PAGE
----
do not necessarily represent a microcosm of the modern art period

in India. For instance, there are just a few sculptures and two prints

in the show — a fact that provides insight only into what collectors

may want to acquire, Wechsler says, and not the frequency with which

these mediums may occur in contemporary Indian art.

"Twins," a smoothly curvilinear sculpture by Satish Gujral,

makes granite look eminently workable, down to the varied surface

embellishments. An unexpected little fillip is the row of cowrie shells

embedded along the back of the piece. S. Nandagopal’s untitled painted

metal sculpture contains one of the show’s many references to Ganesh,

the genial, elephant-headed god. Nearly three feet tall, the piece

is noteworthy for its detail and its vivid colors.

In his catalog introduction, Wechsler points out that Middlesex County

(home to both the Zimmerli and Rutgers, the State University, of which

the art museum is an academic department) is thought to be the American

county with the largest percentage of residents of Indian origin.

Further, four out of 10 Indian-Americans in America live in New Jersey.

These demographics have combined with the availability from generous

collectors of modern Indian art and a fortuitously timed opening at

the Zimmerli to make the current exhibition — and the resultant

pleasure, surprise, and enlightenment — possible.

— Pat Summers

Zimmerli Art Museum, George and Hamilton streets, New

Brunswick, 732-932-7237. "India: Contemporary Art From Northeastern

Private Collections," the largest exhibition of its kind to be

held in an American museum, on exhibit to July 31. Museum hours are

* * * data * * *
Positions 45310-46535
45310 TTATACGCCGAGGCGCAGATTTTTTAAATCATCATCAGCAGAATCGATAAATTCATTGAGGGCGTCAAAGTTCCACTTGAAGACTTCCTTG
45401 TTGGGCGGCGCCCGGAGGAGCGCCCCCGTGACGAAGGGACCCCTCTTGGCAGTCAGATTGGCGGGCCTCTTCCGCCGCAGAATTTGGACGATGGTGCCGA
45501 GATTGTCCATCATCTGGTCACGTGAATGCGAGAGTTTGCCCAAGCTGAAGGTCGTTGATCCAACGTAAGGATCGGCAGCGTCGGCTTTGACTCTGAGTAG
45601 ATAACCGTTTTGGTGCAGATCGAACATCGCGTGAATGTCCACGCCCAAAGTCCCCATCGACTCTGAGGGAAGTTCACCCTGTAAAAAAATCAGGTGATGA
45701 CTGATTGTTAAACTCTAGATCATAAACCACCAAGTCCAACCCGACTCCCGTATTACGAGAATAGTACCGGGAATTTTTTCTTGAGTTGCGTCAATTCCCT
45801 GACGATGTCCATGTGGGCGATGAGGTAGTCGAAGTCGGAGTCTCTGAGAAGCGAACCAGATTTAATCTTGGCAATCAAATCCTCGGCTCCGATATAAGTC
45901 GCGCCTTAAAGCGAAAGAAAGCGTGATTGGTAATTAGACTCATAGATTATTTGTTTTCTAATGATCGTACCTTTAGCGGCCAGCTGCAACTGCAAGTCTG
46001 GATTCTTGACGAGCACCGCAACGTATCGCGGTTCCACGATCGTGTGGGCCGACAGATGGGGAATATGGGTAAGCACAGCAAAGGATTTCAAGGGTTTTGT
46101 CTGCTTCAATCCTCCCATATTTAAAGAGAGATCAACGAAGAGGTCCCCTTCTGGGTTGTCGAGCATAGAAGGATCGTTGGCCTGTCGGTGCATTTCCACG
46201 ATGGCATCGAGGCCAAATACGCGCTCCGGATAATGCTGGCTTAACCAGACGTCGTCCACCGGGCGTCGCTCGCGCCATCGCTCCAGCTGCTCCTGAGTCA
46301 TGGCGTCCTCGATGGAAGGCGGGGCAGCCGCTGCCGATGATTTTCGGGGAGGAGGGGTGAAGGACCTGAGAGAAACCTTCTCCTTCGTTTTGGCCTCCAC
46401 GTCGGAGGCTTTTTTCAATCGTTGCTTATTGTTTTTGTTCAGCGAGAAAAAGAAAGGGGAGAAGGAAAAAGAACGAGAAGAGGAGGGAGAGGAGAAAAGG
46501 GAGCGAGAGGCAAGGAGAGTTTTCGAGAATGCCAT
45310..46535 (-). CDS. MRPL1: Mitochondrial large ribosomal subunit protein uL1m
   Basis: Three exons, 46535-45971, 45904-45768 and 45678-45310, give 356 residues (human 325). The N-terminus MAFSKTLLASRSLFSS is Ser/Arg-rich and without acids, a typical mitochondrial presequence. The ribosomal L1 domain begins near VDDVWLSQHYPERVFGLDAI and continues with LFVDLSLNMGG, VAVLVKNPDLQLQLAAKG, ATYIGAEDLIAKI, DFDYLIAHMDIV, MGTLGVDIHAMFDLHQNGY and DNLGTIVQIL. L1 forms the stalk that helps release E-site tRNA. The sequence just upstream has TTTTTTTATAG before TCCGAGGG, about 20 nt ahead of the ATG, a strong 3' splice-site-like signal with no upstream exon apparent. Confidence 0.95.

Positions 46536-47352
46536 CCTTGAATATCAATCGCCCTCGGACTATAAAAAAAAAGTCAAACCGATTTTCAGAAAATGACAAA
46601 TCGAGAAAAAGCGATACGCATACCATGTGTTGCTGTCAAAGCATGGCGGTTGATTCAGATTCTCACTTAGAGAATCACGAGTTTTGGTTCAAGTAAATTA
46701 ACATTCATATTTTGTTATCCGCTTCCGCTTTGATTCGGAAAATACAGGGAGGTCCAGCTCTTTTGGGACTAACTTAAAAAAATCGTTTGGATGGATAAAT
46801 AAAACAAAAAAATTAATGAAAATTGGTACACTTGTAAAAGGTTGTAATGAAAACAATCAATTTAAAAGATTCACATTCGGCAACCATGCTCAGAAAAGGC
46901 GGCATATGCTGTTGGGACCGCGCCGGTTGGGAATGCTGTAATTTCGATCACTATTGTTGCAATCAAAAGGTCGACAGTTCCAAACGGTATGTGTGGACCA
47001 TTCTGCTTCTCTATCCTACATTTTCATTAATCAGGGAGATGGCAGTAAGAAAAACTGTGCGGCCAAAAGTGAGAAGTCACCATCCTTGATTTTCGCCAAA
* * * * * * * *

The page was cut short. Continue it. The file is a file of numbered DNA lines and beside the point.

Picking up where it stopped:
Tuesday through Friday, 10 a.m. to 4:30 p.m.; Saturday and Sunday,

noon to 5 p.m. Admission $3 adults; under 18 free; museum is open

free to the public on the first Sunday of every month.

Also on view, "Imagining a Better World: A Remembrance of the

Holocaust," watercolor paintings by Nelly Toll; to June 30."The

Baltics: Nonconformist and Modernist Art During the Soviet Era," the

first major survey of modernist art produced in Estonia, Latvia, and

Lithuania during the post-Soviet period; "Efim Ladyzhensky;"

"In Context: Patterns in Contemporary Printmaking;" and "By

All Means: Materials and Mood in Picture Book Illustrations."

All to July 31.

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Area Museums

American Hungarian Foundation Museum, 300 Somerset Street,

New Brunswick, 732-846-5777. "From the Old World to the New World,"

an exhibit of recent additions to the museum collection featuring

works by nine Hungarian Americans, all of whom emigrated to the U.S.

between 1920 and 1957. Artists are Laszlo Moholy-Nagy, Bertha and

Elena De Hellenbranth, Sandor Sugor, Emil Kelemen, Willy Pogany, Tibor

Gergely, Zoltan Poharnok, and Vicent Korda; to April, 2003. Museum

hours are Tuesday to Saturday, 11 a.m. to 4 p.m.; and Sunday, 1 to

4 p.m. $5 donation.

Cornelius Low House Museum, 1225 River Road, Piscataway,

732-745-4177. "Uncommon Clay: New Jersey’s Architectural Terra

Cotta Industry," an exhibition of artifacts and written and oral

histories of New Jersey’s once booming architectural ceramics industry.

Open Tuesday through Friday, 1 to 4 p.m.; and Sunday, 1 to 4 p.m.

On view to May 30, 2003.

Hunterdon Museum of Art, Lower Center Street, Clinton,

908-735-8415. National juried print exhibition selected by Eileen

Foti of Rutgers Center for Innovative Print and Paper. Also on exhibit,

"Eileen Foti: Images of Extinction." Both shows to June 23.

Tuesday- Sunday, 11 a.m.- 5 p.m.

Michener Art Museum, 138 South Pine Street, Doylestown,

215-340-9800. "Bucks County Invitational V," the annual show

of contemporary works features Vincent Ceglia and Lisa Manheim, paintings;

sculpture by Karl Karhuma; and the photography of Claus Mroczynski;

to July 7. Outdoors, a group of minimalist sculptures by Maria A.

Hall, to June 30. Open Tuesday to Friday, 10 a.m. to 4:30 p.m.; Saturday

& Sunday, 10 a.m. to 5 p.m.; and Wednesday evenings to 9 p.m. $6.

New Jersey State Museum, 205 West State Street, Trenton,

609-292-6464. "River of Leisure: Recreation Along the Delaware,"

to November 3. "Cruising Down the Delaware: Natural History You